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Evacuate Your Pet Bird In A Fire

Keep your pet bird’s health in mind in the chance you have to evacuate your home.

By Crystal Apilado

sun conure, evacuate bird in a fire
Be prepared with a plan and supplies in case you have to evacuate your home with your pet birds in a wildfire.
Courtesy Jessica and Jeremy VanDerkern, Vermont

Fires can quickly change course and head toward your home, and in order to save your flock you must evacuate. Be prepared and ready for an evacuation from your home. Fires can be especially harmful for your bird and its delicate respiratory system because of the heavy smoke and ash in the air.

Make a Bird Disaster Kit
Have a bird disaster kit ready to go next to your bird’s carrier. A disaster kit will have supplies you’ll need if you have to leave your home quickly. It should contain water, food and treats and other supplies to help your bird get through the night. However, if you have more time to prepare for an evacuation, make sure you take into consideration the amount of time you might have to be gone from your home. Pack a box with enough food and fresh water for your birds to last more than one night away.

Have extra toys, food and water dishes, newspapers (for cage clean up), paper towels and any medication that your bird is taking, said Bonnie Kenk, president and founder of Parrot Education & Adoption Center (PEAC) in San Diego. “Anticipate that even if you are not in an area being evacuated (yet) you need to prepare for it none the less.”

Dan Hill, vice president and managing director of The Lily Sanctuary in Westminster, California, also suggested you have clean water not just for drinking, but also for cleaning up your bird and other purposes. “Have both clean water for drinking purposes in one container, and another small pail or bucket with a lid on it with clean water for clean up or towel soaking,” Hill said.

Prepare Your Bird
Practice putting your bird in its carrier, and use the same carrier for vet visits or other travel trips. This helps prepare your bird to being put into a carrier and for a possible overnight stay in a carrier. On the bottom or side of the bird carrier, write your bird’s name, your name and contact information, said Julia Shattuck, host of the ParrotTalk list for Rescue and Rehab.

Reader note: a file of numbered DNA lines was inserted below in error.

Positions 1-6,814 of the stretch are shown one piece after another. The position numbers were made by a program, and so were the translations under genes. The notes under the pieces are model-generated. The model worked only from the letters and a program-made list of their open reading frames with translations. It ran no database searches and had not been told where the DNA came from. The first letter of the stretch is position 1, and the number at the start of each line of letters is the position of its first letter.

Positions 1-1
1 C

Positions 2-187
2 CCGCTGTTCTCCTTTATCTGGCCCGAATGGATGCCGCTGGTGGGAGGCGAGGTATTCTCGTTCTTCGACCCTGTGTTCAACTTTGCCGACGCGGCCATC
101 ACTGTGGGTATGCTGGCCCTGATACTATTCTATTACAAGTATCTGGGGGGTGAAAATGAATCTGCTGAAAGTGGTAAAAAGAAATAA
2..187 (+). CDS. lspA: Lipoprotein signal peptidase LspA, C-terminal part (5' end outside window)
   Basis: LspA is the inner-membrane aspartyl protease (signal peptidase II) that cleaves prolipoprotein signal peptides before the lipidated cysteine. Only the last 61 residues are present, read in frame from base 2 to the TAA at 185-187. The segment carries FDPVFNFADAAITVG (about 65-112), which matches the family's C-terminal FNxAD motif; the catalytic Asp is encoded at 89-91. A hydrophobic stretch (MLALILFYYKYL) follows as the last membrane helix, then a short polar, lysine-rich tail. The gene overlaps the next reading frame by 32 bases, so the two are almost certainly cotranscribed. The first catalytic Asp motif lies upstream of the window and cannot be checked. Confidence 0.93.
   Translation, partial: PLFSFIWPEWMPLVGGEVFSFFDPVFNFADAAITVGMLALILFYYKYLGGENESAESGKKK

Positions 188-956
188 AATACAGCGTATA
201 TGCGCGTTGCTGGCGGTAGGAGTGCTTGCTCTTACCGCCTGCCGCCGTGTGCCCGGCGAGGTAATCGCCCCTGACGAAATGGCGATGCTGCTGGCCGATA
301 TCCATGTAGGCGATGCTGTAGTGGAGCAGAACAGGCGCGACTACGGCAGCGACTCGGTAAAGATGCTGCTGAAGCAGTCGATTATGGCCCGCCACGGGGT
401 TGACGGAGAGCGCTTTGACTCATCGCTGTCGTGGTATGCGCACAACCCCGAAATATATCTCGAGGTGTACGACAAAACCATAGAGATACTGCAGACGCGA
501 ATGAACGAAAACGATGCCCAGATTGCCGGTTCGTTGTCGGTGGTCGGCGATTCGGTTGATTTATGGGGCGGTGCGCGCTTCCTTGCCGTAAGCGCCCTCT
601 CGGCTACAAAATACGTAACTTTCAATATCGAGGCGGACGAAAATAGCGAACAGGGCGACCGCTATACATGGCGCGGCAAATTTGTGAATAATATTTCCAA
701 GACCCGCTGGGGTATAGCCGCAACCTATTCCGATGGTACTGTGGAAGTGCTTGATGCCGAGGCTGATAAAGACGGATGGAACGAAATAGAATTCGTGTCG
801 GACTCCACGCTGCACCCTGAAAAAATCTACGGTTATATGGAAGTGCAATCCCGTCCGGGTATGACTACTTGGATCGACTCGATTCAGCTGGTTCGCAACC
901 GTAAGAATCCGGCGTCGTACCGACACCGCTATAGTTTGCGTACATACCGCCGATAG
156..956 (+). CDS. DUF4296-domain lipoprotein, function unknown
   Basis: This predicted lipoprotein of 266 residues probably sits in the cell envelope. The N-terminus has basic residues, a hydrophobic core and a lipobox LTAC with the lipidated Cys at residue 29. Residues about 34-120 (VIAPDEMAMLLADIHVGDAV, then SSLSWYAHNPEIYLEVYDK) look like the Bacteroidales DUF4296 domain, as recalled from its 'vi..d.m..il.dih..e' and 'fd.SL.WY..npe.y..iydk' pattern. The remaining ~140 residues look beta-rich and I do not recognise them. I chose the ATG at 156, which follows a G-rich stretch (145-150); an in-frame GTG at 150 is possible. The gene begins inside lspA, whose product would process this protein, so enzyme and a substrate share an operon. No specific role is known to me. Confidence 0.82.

Another option is to tape a clear document holder to the bottom of the carrier and inside include more detailed information about your bird and a list of emergency contacts in the chance you are separated from your bird.

Kenk said to have your carriers read to go, at all times, with clean lining and set them near the door or front closet.

Leaving Your Home and Have a Plan
Make sure that you have enough bird carriers for each bird in your home, said Jerry Jennings, bird breeder and San Diego regional coordinator for the American Federation of Aviculture.

Practice putting your carriers in your car, and make sure that they all fit. Jennings said to make sure you have enough vehicles to transport all of your birds to safety. He said it took nine trucks total to get all of his birds to safety from the Southern California wildfire.

Make a list of friends, veterinarians and other bird-friendly resources, and have it in your bird disaster kit. Have an emergency plan and a back-up plan ready of evacuation points. In the case of a fire, you may have to change your safe location. Jennings said that he knew of bird owners that had to evacuate a second time when the fire switched paths and headed toward the first home they had fled to.

Protect From Smoke
Once in your car, keep the windows closed and turn on your air conditioner so it recycles the air in the cab.

If you are worried your bird is having problems breathing or will as you evacuate, drape a damp sheet over its carrier or cage and some of the soot and dust will be captured in the sheet, said Sybil Erden, executive director of The Oasis Sanctuary (a bird rescue in Arizona). Erden said that it is important to get your birds indoors than to leave them out in the smoke for too long.

Dr. Larry Nemetz, an avian veterinarian at the Bird Clinic in Orange, California, said that heat, dehydration and smoke from the fire could pose a big health issue for pet birds. “There could be toxins within the soot,” Nemetz said. If you think that your bird could be suffering from one of them, bring it to a veterinarian for fluids and oxygen.


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Evacuate Your Pet Bird In A Fire

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Reader Comments
This is very good, helpful information. And since I live in southern California, where we do frequently get wildfires, there is always a chance I might have to use it. In 2003, a fire came through that forced the entire north end of the city to be evacuated. We were lucky to still have a house when we came back. I did have pets then, but not any birds. I would be so scared if I had to go through all that now with my parakeet, since birds are so sensitive. I'd be totally devastated if anything happened to her. I love my little bird.
Chris, San Bernardino, CA
Posted: 11/1/2013 3:22:31 AM
Good article, but I hope I'll never have to use this info.
Qing, Rochester, NY
Posted: 6/18/2012 4:36:52 AM
good info.
colleen, whiting, NJ
Posted: 9/13/2009 9:34:22 AM
Thanks for the good advice. I'll be sure and put these excellent suggestions into practice.
Patrick, Omaha, NE
Posted: 9/11/2009 7:32:06 PM
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